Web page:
‘First Evie, now Han. I was too late again. Another one lost. He may never know the peace of returning to the earth, but at least he went out fighting. There is nothing to be done. Come on. I hear Mama Stormstout is still out there somewhere.’

We returned to the Brewgarden once more, but Chen left shortly afterwards. I returned to Lya.

‘The daggers! They’ve bound together into a forked blade. We are on the right track! I knew this wasn’t a beer recipe.’ She did not yet have any idea what to do for the rest of the prophecy, and instead began studying the blade. I then spoke to Vu again.

‘We don’t brew with wood here, it gives the brew a harsh, insipid flavour, not unlike that of wine. I’ll get this prepared and put it into the pot. Olon here had a clever idea. He thinks that we should visit the sprites to the west, and ask them if they have any of these ingredients. Some of the elements to this recipe are seeming… strange. The Rikkitun sprites have a village in the west. I will meet you there.’

I headed west the next morning. Lya, Olon and Vu had already gone – Lya having the coincidental realisation that “incantations fae and primal” had to refer to the sprites. I made my way along the Horrid March, passing Kor’vess and heading up the nearby hill to Rikkitun Village, filled with friendly sprites, inhabiting the bottom of a long-dead kypari tree. The chief of the sprites was mountainous – the very opposite of a sprite, he was twice the size of any of us, and spoke in perfect common. The Rikkitun sprites were just as playful as any I had seen before, but kinder and more peaceful. They seemed the complete opposite of what their habitat would suggest. I met Vu, Olon and Lya in a small camp in the north section.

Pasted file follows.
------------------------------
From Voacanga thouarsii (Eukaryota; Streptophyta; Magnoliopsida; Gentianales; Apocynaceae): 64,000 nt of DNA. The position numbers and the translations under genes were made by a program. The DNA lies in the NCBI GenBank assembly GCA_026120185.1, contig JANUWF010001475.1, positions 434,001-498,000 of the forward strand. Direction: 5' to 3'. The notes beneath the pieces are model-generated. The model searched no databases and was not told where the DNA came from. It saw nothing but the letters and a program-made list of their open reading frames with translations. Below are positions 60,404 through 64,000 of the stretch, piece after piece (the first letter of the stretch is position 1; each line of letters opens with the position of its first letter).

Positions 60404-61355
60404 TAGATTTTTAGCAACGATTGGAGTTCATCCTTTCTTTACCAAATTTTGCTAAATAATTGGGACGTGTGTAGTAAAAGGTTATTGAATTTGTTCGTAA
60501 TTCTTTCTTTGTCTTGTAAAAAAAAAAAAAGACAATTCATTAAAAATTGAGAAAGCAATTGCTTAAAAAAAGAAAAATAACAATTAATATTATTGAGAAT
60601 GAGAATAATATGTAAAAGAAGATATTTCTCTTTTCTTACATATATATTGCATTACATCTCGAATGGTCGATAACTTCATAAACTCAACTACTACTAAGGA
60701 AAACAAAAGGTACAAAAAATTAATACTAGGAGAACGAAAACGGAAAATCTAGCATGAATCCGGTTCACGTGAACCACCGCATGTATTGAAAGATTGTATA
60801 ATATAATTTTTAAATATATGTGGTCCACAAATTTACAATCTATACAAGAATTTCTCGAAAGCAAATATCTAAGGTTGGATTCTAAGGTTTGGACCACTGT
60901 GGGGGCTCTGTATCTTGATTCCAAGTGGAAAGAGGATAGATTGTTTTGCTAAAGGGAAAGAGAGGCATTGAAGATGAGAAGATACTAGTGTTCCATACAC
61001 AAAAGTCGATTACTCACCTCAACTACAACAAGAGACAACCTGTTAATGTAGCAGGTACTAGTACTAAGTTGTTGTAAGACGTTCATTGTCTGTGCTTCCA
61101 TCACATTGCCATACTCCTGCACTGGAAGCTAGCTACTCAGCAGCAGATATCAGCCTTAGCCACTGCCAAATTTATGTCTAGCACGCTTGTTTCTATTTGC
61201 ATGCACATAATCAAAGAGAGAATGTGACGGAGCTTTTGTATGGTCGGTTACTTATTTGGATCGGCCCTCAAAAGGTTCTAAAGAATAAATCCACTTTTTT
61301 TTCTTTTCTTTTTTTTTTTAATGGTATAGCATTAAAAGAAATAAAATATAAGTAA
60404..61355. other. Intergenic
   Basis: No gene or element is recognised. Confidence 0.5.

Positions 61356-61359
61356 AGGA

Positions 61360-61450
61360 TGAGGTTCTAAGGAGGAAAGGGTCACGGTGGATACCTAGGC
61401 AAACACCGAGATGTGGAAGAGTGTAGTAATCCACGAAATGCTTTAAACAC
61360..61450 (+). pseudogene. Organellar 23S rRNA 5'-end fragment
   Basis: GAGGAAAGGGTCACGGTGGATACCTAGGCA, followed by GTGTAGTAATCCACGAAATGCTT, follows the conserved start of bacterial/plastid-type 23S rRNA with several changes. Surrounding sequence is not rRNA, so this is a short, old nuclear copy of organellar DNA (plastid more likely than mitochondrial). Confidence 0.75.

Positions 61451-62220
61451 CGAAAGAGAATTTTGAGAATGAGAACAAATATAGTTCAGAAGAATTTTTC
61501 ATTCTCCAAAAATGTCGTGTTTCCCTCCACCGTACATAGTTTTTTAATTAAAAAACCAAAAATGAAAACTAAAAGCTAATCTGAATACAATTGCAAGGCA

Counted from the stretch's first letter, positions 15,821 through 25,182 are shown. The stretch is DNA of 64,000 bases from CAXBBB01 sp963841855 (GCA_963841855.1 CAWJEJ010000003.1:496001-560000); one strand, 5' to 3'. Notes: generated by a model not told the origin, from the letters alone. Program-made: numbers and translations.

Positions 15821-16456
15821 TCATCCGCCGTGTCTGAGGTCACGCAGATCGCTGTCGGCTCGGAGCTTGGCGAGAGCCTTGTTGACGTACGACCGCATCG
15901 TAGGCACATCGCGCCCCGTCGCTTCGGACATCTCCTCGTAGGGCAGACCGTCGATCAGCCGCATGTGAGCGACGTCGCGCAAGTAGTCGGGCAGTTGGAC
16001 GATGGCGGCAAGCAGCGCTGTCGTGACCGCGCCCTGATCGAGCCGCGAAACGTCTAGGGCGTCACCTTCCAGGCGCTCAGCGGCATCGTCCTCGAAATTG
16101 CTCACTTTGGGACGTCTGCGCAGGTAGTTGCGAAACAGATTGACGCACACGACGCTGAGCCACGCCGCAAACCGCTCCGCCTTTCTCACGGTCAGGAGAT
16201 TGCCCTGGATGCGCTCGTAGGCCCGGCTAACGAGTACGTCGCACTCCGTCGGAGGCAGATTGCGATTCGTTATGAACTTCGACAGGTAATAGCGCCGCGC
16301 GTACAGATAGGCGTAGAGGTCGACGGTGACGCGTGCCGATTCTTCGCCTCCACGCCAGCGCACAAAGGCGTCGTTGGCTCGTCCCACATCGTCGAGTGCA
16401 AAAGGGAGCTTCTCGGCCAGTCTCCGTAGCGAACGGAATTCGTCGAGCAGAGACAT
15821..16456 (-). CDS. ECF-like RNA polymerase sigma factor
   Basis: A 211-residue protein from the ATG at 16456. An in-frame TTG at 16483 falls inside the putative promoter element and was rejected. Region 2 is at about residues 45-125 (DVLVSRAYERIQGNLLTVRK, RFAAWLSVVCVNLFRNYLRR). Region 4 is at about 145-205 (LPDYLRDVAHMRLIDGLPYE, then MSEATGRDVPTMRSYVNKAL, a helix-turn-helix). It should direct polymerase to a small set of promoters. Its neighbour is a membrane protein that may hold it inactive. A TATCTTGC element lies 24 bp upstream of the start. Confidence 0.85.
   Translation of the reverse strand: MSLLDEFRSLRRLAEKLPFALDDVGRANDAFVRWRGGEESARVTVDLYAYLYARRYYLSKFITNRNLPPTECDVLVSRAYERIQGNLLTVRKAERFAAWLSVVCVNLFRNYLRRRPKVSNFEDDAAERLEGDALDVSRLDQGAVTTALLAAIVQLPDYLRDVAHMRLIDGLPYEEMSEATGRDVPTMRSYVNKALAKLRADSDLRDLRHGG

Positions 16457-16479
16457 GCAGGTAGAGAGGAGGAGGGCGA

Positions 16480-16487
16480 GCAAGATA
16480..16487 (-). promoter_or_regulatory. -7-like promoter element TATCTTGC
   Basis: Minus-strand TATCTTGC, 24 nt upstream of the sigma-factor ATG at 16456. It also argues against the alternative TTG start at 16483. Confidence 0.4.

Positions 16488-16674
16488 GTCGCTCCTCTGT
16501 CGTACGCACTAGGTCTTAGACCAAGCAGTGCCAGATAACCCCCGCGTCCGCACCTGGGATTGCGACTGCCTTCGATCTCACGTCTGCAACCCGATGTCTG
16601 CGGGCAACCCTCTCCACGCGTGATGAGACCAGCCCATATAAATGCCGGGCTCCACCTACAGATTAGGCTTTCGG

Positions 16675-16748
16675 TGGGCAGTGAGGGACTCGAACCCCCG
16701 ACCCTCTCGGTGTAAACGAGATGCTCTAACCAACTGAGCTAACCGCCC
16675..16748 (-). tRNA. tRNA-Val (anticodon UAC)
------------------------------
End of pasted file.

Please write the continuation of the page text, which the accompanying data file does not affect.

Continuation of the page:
‘It’s been a long time since I brewed on the road.’

Olon directed me to collect glitter from the wings of the local faerie dragons for “fiery wings”, Lya asked me to slay two rampaging mistlurkers that terrorised the village, in order to gain the support of the sprites, and the Rikkitun oracle, Boggeo, asked me to kill the mistlurkers and ‘kyparites’ which were eating many sprites.

‘We are protected from the mantid. Such was the agreement made so many millennia ago.’ What a curious thing – I was surprised that the corrupted mantid had continued to honour this agreement.

The ‘flitterlings’ as the sprites called them, shook copious amounts of glitter when petted, and the stuff glowed like starlight. It was enchanting. I suppose it was fitting that the last group of sprites I was introduced to in Pandaria was the most enchanting and tied in the most with their habitat. The Rikkitun ferried great seeds of the kypari trees to and from a pit where they were safeguarded night and day.

I headed out into the forests, where I killed some of the mistlurkers terrorising the sprites, and then their leaders, two very large mistlurkers known as Ahgunoss and Mygoness. I had no idea what the kyparite things I was looking for were until I stumbled over one – and a huge kyparite worm shot out of the ground and tried to eat me. I killed a couple and headed back to the village.

The sprites agreed to perform the enchantment while the brewers busied themselves with their own machinations. Lya and I presented the Forked Blade to Rikkitun, who led us to a strange pearl-like crystal embedded in a tangle of roots, along a path from the main village. He lifted the blade above it, chittering in the strange language of the sprites, and power flowed into the blade, enchanting it.